Singapore faces a race against time to save its past, said its top archeologist, who warned relentless development in the land-scarce city-state comes at a heavy price.
Construction work has been near ceaseless as the financial hub rapidly expands and archeologist Lim Chen Sian fears relics that could unlock the secrets of precolonial Singapore will be lost forever in the building rush.
“Precolonial arrival, there’s almost zero [written history] about Singapore,” the 42-year-old said, adding that the little that is known has often been pieced together from items found in excavations.
Photo: AFP / Yusof Ishak Institute
He is determined to counter the prevailing idea that little existed before Sir Stamford Raffles arrived in the 19th century and established it as a key trade route for the British Empire.
Lim said artifacts from previous digs indicate that in fact a thriving port settlement existed from the 14th to the mid-17th century that was at times caught in a power struggle between the Javanese Majapahit Empire to the south and the emerging Thai kingdom of Ayutthaya to the north.
There is also evidence of strong trading links with China, dating back more than 700 years, including coins and Imperial porcelain.
“What happened to premodern Singapore? That’s one thing that only archeology can answer,” he said, adding that it is a way for the city-state to find “lost memories.”
However, he concedes it is an uphill battle to safeguard such buried treasures in a city-state just half the size of London and is concerned the rush to build a futuristic metropolis could scupper chances to find out more about its precolonial past.
Singapore also has no state archeologist and no law requiring archeological evaluations before construction, so it often falls to Lim and his small team to fill the gap.
“For a couple of hundred years Singapore was there. Then suddenly it disappeared,” he said, adding that further archeological work could help uncover why the seemingly successful trading hub faded from history for 150 years before the Europeans arrived.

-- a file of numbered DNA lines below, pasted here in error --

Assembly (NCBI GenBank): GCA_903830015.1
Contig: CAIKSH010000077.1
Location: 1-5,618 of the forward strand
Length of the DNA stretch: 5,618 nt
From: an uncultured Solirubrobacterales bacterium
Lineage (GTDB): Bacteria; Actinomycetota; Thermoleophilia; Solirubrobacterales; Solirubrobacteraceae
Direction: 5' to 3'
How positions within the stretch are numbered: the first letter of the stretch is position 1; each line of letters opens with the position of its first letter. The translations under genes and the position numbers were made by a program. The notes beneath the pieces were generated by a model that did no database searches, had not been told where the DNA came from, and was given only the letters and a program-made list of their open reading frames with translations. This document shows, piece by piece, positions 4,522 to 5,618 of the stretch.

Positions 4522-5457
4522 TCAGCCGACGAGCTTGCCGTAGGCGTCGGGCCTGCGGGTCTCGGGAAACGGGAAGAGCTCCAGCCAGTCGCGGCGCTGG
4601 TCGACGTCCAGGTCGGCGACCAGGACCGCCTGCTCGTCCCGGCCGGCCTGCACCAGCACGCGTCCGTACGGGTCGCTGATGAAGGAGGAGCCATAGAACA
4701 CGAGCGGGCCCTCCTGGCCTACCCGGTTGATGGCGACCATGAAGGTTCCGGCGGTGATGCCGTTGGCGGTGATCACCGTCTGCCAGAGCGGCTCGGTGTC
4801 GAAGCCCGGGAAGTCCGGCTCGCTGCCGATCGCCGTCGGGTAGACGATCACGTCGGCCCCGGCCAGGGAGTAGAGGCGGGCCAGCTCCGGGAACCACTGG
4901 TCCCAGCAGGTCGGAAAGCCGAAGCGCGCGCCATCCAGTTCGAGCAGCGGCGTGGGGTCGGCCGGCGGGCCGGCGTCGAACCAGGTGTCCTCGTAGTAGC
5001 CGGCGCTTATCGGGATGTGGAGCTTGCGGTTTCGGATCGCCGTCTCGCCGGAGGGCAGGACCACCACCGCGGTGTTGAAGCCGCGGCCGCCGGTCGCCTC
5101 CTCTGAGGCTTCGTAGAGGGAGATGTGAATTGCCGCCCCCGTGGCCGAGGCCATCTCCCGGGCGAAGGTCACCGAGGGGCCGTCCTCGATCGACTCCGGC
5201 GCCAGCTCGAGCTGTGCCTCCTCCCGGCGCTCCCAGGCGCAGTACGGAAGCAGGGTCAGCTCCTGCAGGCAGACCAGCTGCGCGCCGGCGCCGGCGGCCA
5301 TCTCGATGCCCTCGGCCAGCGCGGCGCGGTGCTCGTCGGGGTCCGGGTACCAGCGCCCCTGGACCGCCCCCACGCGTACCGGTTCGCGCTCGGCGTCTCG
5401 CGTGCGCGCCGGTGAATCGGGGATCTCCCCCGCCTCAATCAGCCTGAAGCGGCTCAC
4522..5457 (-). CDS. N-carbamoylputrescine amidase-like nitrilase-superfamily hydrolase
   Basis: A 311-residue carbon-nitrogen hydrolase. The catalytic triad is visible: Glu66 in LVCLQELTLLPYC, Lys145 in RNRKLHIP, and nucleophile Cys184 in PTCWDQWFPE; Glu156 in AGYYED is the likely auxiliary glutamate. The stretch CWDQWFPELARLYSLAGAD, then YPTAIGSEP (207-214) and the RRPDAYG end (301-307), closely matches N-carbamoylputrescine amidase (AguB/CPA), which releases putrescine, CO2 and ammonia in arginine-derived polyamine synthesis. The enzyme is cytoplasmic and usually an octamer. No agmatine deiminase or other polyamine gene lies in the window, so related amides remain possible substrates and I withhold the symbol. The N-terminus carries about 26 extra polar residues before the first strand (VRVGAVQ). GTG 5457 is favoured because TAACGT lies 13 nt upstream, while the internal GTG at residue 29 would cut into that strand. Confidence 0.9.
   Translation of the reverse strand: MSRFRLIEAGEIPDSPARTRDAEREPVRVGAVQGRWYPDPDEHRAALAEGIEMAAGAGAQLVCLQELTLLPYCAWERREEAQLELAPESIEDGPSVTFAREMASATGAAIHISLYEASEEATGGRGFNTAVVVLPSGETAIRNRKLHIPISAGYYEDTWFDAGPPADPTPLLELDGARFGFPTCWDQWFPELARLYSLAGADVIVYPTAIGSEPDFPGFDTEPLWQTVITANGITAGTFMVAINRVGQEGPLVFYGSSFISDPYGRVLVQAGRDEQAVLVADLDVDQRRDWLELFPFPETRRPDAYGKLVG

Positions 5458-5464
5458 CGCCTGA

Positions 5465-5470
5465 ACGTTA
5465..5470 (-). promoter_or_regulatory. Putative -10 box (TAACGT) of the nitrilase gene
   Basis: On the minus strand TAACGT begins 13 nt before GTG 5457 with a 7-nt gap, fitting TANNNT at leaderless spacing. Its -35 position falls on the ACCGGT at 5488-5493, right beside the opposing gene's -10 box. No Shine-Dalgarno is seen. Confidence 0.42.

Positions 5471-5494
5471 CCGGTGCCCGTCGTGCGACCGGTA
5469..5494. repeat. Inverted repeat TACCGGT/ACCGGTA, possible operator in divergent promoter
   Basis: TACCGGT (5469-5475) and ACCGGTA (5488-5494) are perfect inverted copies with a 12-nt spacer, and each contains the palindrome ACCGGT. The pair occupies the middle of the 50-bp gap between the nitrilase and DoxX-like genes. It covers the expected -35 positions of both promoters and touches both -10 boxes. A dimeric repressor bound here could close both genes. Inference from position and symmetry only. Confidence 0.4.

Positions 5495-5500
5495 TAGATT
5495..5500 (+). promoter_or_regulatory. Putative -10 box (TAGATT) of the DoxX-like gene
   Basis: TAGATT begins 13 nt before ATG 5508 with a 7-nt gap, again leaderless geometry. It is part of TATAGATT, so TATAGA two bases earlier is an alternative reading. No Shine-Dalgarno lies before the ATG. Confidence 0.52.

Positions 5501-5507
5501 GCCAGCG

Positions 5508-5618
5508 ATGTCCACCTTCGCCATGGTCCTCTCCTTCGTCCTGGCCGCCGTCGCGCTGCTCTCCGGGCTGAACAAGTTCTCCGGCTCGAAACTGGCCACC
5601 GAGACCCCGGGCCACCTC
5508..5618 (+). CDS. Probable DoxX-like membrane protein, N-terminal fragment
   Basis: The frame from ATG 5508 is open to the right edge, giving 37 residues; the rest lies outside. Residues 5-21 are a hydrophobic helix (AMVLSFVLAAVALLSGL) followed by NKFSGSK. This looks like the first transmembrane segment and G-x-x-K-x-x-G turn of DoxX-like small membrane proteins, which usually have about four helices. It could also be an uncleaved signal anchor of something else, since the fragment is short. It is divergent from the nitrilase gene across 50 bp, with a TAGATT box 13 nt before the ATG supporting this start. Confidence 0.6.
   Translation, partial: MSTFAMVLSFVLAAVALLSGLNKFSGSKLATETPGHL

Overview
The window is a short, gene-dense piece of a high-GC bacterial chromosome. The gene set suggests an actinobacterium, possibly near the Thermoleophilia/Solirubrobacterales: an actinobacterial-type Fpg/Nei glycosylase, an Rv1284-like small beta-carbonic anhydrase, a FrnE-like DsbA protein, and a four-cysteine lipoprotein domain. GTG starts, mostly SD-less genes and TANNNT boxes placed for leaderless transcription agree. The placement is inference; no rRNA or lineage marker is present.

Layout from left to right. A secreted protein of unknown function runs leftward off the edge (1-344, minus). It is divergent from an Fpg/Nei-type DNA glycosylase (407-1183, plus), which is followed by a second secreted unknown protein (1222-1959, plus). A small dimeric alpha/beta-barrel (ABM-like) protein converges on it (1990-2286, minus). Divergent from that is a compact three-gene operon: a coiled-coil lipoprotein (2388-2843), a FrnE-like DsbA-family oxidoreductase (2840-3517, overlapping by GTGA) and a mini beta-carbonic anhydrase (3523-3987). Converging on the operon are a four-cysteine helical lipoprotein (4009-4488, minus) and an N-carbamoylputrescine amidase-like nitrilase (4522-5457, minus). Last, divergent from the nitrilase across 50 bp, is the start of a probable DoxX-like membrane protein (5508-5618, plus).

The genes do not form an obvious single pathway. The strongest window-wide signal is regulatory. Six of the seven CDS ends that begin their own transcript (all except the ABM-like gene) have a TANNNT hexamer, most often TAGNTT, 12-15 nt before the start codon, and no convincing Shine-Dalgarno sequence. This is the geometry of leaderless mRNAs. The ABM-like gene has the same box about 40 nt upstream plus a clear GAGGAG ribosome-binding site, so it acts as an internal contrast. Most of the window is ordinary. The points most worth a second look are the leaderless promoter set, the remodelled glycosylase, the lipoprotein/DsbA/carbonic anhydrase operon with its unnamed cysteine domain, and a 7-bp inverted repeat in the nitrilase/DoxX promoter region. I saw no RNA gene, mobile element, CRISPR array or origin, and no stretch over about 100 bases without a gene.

He points to a 2015 dig he led in the heart of the financial district, near the spot where Raffles first landed in 1819, in which three tonnes of historical objects, including copper coins and Chinese porcelain, were recovered.
The discovery helped prove Singapore was a thriving trading center up to 700 years ago, said Lim, who heads the archeology unit of the ISEAS-Yusof Ishak Institute think tank.
His work builds on that of pioneering US archeologist John Miksic at Fort Canning Hill, who conducted Singapore’s first such excavations in the 1980s, where relics from the 14th century were found.
More recent discoveries include World War II artifacts, such as a Monopoly set and milk bottles found on a British defensive position against the Japanese, who conquered Singapore after only a week in 1942.
“They were playing Monopoly while waiting for the Japanese, and you would think that the British were tough men so they should be drinking beer and whisky. No, they were drinking milk,” Lim said.
Lim’s latest expedition in December last year was with the National Parks Board to Pulau Ubin, a rural island that still has patches of dense jungle.
Armed with a machete he hacked through the undergrowth with his team and found a colonial gun emplacement from the 1930s.
Lim said there are signs authorities are realizing the importance of preserving Singapore’s past.
The National Heritage Board has launched a roadshow to increase public awareness and has said it plans to carry out surveys on potential archeological areas of importance.
“Thankfully, we are moving forward in terms of addressing necessary intervention prior to development,” said Lim, who started his career digging for Mayan temples and Egyptian settlements. “Things are slowly changing, we’re getting a little bit more funding.”
Failure to take the city-state’s archeological past into account in development plans could lead to a “loss of identity and a sense of belonging.”
“It’s about the forgotten past and rediscovering that Singapore goes beyond skyscrapers, glass, and steel and air conditioning,” he said. “This adds to the value of the country.”
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